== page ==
The utopia of the senses : white travellers in black Australia, 1980-2002

Clarke, Robert (2005). The utopia of the senses : white travellers in black Australia, 1980-2002 PhD Thesis, School of English, Media Studies and Art History, The University of Queensland.

       
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Author Clarke, Robert
Thesis Title The utopia of the senses : white travellers in black Australia, 1980-2002
School, Centre or Institute School of English, Media Studies and Art History
Institution The University of Queensland
Publication date 2005-01-01
Thesis type PhD Thesis
Supervisor Helen Gilbert
Alan Lawson
Total pages 320
Language eng
Subjects L
420101 English
Formatted abstract

Contemporary Australian travel narratives - first person prose narratives by domestic and foreign writers, ostensibly based on real journeys through Australia - are distinctive for the variety of tastes and dispositions to which they cater, and the range of travel styles they popularize. Amongst their other functions, each style of travel performance sets the context for particular forms of popular cultural critique, whereby the examination of certain aspects of modem life, frequently dissatisfying ones, and the contemplation of alternatives become principal themes of the travel narrative. In so far as Australia is used as a site for undertaking such critical journeys, issues of whiteness and Aboriginality inevitably arise. As a consequence, such travel narratives represent forms of the postcolonial public sphere and are implicated in the discursive construction of emergent publics that address themselves to specific themes of everyday life. This thesis is concerned with the way in which contemporary white travel texts represent encounters with Aboriginal Australia through discourses that promote utopian desires of personal and social transformation. These texts, through their engagement with Aboriginal and non-Aboriginal cultures and spaces, articulate critiques of modem Australian society and contemporary consumer culture in general. They also present reflections on the possibilities and limits of reconciliation between black and white Australians. At the same time they potentially recuperate textual practices for framing otherwise pernicious and oppressive rhetorics within discourses of benevolence. And the oppositionality of the texts in relation to white hegemony is potentially compromised by the value of the books as cultural commodities; value that is substantially attributable to their representations of Aboriginality in its various manifestations.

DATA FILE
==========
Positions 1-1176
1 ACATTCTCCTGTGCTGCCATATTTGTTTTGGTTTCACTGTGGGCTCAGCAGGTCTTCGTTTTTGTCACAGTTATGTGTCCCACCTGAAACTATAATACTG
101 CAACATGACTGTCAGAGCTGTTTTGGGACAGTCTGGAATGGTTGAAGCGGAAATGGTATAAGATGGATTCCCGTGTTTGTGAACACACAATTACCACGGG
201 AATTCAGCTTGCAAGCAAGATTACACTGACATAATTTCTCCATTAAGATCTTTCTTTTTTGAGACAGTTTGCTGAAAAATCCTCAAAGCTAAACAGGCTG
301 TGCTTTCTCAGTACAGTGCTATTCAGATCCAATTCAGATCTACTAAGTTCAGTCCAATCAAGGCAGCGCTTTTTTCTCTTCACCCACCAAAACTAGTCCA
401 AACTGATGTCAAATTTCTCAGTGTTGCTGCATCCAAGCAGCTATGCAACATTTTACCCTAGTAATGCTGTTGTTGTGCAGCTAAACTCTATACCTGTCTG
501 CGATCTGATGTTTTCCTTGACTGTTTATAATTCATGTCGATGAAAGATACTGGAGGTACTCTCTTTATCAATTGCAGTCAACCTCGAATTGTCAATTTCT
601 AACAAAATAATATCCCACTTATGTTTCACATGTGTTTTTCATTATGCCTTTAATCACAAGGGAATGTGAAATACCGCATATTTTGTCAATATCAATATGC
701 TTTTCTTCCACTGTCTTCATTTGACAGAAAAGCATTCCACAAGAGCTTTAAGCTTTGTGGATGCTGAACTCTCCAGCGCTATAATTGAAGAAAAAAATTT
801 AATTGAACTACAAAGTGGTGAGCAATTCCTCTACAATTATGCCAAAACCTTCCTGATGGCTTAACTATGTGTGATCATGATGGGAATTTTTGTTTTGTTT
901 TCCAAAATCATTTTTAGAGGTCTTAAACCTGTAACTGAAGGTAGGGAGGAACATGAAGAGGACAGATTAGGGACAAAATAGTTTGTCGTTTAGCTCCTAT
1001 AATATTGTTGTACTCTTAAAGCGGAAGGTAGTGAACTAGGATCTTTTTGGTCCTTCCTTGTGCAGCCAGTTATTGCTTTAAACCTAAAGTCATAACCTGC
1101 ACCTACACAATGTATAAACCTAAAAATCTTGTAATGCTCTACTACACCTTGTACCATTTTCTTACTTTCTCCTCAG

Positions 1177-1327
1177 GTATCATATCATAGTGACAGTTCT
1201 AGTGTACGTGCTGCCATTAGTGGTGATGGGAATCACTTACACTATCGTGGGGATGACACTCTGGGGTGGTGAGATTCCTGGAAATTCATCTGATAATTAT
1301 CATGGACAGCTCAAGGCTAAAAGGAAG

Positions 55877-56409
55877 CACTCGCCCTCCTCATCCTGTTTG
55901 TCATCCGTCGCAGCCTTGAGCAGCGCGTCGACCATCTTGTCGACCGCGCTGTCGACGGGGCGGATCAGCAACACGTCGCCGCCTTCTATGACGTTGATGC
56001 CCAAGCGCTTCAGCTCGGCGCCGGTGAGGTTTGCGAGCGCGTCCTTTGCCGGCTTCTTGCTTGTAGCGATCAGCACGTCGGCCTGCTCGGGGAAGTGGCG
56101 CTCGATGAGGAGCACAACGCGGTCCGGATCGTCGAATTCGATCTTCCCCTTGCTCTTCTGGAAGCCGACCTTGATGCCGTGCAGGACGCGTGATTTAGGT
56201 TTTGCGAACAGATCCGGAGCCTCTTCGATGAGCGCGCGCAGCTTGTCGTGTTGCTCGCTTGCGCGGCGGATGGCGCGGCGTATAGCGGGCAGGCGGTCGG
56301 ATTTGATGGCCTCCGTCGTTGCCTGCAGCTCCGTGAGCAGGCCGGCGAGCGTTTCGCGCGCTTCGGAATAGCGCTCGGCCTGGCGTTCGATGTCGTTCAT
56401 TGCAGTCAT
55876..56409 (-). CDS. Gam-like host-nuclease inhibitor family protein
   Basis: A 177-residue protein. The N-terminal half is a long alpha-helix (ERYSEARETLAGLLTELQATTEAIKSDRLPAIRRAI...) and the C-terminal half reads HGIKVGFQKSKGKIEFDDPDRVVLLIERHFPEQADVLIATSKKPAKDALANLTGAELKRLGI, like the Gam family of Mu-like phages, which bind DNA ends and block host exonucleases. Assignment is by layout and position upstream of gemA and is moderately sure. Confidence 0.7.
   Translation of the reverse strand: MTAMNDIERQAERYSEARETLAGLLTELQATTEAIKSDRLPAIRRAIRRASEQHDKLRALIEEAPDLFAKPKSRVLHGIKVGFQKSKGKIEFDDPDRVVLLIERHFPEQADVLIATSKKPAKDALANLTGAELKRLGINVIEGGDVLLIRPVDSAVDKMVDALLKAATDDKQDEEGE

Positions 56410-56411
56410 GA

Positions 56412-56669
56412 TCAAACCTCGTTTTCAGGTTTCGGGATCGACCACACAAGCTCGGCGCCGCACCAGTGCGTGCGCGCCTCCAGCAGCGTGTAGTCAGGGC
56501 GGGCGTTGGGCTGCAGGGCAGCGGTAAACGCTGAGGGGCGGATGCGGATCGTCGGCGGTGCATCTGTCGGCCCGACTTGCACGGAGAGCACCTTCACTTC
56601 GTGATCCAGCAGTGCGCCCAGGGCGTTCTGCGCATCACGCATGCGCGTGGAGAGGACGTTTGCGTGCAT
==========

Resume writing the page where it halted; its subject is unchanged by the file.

There is a long tradition of representing Australia as utopia, and European travel writing has traditionally been infused with a utopian ethos. Yet the status of indigenous Australians demonstrates the absurdity of mistaking this island continent for utopia. The white travel writers discussed here recognize this to varying degrees. Nevertheless, their books express in various ways feelings of hopefulness for, amongst other things, the relationship between black and white Australians. This thesis examines how such hopefulness manifests in these works to articulate particular sensibilities within contemporary Australian travel cultures. It examines and critiques the limits of these sensibilities, not necessarily to prove their inauthenticity, but rather to demonstrate how, given the development of national and transnational discourses on race in the period since 1 980, these texts suggest that in postcolonial Australia hope is always an emergent understanding of future possibilities at the horizon of past and present discourses on the politics and ethics of race relations.

Keyword English
contemporary australian travel

Document type: Thesis
Collection: UQ Theses (RHD) - UQ staff and students only
 
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